Orangutan Caring Week Expedition

By Simon Tampubolon, GPOCP Environmental Education Field Officer
I am Simon Tampubolon, and one of the GPOCP Environmental Education team members. I joined GPOCP in February 2018, but originally hail from Lake Toba in North Sumatra. While in Sumatra, I worked at an NGO leading children’s educational activities, like youth groups and after school activities. I came to GPOCP with the goal to learn more about orangutans, their habitat, and to share my expertise in conservation education. Since joining GPOCP, I have participated in many activities such as puppet shows for young children, environmental lectures for middle and high school students, field trips for hands on learning, mentoring our youth groups, and our environmental education expeditions. But my favorite activity is to follow-up on school lectures with a field trip to the rainforest. I love seeing the students recognize the plants and animals they learned about in lecture -bringing hands on practice to the classroom theory.
Simon on top of Mount Semeru, in East Java, Indonesia,  representing GPOCP/Yayasan Palung with his Save Orangutans message.
Every year GPOCP celebrates Orangutan Caring Week, an event to raise awareness around the world about the many threats orangutans face. This year’s theme is ‘Valuing Orangutans Over Profits to Avoid Extinction.’ We decided to hold a 5-day environmental education expedition to the remote village of Jelai Hulu in the Ketapang regency. The expeditions are another favorite activity for me, and during these events we socialize and invite people in the area to be more concerned about the existence of life, especially orangutans and forest protection. Through the expeditions, I am able to see how people view wildlife and other protected animals, learn about their cultures, and try to share knowledge about how we can work together for conservation.
In Jelai Hulu, we visited 4 puppet shows featuring our orangutan, hornbill, and proboscis monkey puppets. Before getting started, we always ask the students to fill out a pre-test to find out their level of understanding of animals, especially orangutans. Initial results showed that many students did not know the difference between a monkey and an ape (the answer is look for a tail, monkeys have tails whereas apes do not!). So, in the puppet show, we explained the differences between the two. This activity is very helpful for students to better understand the animals found in their local forests, why these animals need protection, and why these animals are critically endangered.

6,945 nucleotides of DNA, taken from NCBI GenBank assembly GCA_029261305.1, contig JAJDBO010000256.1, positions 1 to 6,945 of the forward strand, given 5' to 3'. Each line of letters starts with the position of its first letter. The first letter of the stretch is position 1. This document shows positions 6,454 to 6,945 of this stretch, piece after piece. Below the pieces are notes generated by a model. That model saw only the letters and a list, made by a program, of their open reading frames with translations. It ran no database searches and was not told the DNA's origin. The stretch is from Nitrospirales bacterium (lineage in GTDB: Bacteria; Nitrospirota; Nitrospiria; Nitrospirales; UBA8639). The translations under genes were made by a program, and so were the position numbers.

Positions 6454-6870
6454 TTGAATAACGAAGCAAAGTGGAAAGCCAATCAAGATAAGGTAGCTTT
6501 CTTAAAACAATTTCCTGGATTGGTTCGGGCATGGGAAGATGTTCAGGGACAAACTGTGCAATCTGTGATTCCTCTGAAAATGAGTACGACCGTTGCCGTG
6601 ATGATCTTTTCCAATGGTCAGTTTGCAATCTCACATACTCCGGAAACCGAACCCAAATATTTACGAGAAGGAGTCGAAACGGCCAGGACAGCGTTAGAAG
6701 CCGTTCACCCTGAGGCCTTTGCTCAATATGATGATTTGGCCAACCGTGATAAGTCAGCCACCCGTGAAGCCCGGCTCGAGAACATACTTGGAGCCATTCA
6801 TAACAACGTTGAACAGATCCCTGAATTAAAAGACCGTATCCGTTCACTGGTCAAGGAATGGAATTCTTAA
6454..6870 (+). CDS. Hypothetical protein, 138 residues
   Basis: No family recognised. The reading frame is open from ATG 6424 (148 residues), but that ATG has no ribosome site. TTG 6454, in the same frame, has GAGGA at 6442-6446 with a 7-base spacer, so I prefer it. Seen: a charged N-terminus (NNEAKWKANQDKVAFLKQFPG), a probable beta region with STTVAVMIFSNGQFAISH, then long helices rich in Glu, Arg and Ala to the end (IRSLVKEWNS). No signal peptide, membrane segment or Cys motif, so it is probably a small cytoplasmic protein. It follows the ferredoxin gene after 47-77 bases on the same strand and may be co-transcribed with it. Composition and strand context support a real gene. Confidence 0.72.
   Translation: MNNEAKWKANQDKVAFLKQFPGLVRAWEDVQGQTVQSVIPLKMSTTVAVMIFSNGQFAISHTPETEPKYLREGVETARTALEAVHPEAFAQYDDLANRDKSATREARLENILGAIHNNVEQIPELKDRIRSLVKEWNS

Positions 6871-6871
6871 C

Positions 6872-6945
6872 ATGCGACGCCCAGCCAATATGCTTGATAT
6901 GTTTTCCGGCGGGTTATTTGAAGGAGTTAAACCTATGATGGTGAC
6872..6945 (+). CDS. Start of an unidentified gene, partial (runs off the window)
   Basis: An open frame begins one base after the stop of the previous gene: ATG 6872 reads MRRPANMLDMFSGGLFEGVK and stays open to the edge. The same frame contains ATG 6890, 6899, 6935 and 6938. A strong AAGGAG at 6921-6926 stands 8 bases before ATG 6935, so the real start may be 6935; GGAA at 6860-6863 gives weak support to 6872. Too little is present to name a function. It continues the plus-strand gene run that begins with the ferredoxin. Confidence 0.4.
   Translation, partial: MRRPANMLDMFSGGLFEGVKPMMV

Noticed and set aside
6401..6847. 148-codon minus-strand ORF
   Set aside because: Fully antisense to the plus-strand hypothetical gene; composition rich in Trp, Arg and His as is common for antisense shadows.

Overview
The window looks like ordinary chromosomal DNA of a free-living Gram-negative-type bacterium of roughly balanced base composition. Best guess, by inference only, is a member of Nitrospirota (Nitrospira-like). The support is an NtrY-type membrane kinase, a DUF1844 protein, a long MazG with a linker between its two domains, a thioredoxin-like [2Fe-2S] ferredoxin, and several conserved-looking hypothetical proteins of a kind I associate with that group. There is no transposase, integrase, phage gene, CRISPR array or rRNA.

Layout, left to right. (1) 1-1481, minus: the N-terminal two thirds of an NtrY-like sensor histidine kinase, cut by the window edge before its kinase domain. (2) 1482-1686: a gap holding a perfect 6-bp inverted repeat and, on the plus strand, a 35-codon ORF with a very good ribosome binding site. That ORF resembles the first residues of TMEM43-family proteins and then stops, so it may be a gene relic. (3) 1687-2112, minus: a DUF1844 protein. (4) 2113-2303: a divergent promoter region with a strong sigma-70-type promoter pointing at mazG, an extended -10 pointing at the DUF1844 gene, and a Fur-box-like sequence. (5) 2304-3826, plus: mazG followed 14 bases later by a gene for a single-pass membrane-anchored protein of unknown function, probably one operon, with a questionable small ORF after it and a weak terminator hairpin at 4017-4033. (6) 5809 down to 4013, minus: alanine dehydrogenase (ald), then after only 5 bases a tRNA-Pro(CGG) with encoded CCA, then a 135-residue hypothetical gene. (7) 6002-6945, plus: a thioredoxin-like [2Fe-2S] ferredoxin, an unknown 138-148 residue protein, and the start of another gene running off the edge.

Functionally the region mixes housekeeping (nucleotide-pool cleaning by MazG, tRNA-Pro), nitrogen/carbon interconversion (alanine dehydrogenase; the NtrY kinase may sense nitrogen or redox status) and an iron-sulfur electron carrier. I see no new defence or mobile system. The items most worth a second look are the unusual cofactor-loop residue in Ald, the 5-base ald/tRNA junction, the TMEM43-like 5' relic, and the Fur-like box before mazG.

GPOCP Education Team giving a puppet show to young students describing the differences between a monkey and an ape.
In addition, we also held two discussions with the local community. Through these discussions we were able to find out the latest information about conservation issues in their village. In one discussion, several people mentioned that they had never participated in a socialization event such as this and did not know that some of these animals were legally protected. I like to think we did a good job of sharing relevant knowledge that personally applies to this village and the animals found in the local forests.
The parents and adults of Jelai Hulu get together to learn about some of the laws regarding orangutans and other threatened wildlife found near their village.
In the evenings, we host environmental film screenings. We feature a variety of films, mostly in Indonesian, that explain about forest destruction caused by palm oil plantations, environmental impacts from land clearing, and the plight of orangutans.
The community of Jelai Hulu gathering together to watch an environmental film.
On the last day of our expedition, we visited a local high school and hosted two workshops, “how to make a conservation campaign” and “using recyclable materials for crafts”. The campaign workshop had 25 students who learned how social media can be used to increase awareness and education about orangutans. The craft workshop also had 25 students who learned how to make flower pots out of plastic water bottles.  Overall, our latest expedition was a success! We inspired the local community to care more about the rainforest and orangutans, showed them ways to be more environmentally friendly, and how to advocate for conservation!
Students from Jelai Hulu High School showing off their flower pots made from old water bottles. Photos credit Simon Tampubolon.